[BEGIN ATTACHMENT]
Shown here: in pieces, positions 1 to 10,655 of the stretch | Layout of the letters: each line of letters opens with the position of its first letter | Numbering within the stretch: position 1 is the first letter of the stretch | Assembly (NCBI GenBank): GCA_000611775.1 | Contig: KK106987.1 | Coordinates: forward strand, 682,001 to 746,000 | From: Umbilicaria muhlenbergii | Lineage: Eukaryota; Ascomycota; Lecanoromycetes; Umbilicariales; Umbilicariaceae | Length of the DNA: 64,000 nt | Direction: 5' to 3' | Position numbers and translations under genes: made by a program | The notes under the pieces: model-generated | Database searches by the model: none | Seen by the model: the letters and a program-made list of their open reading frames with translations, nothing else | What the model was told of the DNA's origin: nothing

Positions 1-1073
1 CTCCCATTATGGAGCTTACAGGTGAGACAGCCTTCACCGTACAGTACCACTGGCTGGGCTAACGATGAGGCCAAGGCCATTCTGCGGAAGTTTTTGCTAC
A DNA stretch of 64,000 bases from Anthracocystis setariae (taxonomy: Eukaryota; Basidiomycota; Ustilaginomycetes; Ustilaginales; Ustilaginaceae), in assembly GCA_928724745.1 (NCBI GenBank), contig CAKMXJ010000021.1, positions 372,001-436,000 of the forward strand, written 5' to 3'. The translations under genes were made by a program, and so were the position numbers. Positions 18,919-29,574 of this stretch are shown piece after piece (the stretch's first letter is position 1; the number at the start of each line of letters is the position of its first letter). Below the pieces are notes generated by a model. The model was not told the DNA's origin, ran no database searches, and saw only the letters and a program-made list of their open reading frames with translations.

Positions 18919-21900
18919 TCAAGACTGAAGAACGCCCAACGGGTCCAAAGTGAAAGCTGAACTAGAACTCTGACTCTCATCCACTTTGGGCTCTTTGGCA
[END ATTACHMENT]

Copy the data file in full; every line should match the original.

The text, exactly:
Shown here: in pieces, positions 1 to 10,655 of the stretch | Layout of the letters: each line of letters opens with the position of its first letter | Numbering within the stretch: position 1 is the first letter of the stretch | Assembly (NCBI GenBank): GCA_000611775.1 | Contig: KK106987.1 | Coordinates: forward strand, 682,001 to 746,000 | From: Umbilicaria muhlenbergii | Lineage: Eukaryota; Ascomycota; Lecanoromycetes; Umbilicariales; Umbilicariaceae | Length of the DNA: 64,000 nt | Direction: 5' to 3' | Position numbers and translations under genes: made by a program | The notes under the pieces: model-generated | Database searches by the model: none | Seen by the model: the letters and a program-made list of their open reading frames with translations, nothing else | What the model was told of the DNA's origin: nothing

Positions 1-1073
1 CTCCCATTATGGAGCTTACAGGTGAGACAGCCTTCACCGTACAGTACCACTGGCTGGGCTAACGATGAGGCCAAGGCCATTCTGCGGAAGTTTTTGCTAC
A DNA stretch of 64,000 bases from Anthracocystis setariae (taxonomy: Eukaryota; Basidiomycota; Ustilaginomycetes; Ustilaginales; Ustilaginaceae), in assembly GCA_928724745.1 (NCBI GenBank), contig CAKMXJ010000021.1, positions 372,001-436,000 of the forward strand, written 5' to 3'. The translations under genes were made by a program, and so were the position numbers. Positions 18,919-29,574 of this stretch are shown piece after piece (the stretch's first letter is position 1; the number at the start of each line of letters is the position of its first letter). Below the pieces are notes generated by a model. The model was not told the DNA's origin, ran no database searches, and saw only the letters and a program-made list of their open reading frames with translations.

Positions 18919-21900
18919 TCAAGACTGAAGAACGCCCAACGGGTCCAAAGTGAAAGCTGAACTAGAACTCTGACTCTCATCCACTTTGGGCTCTTTGGCA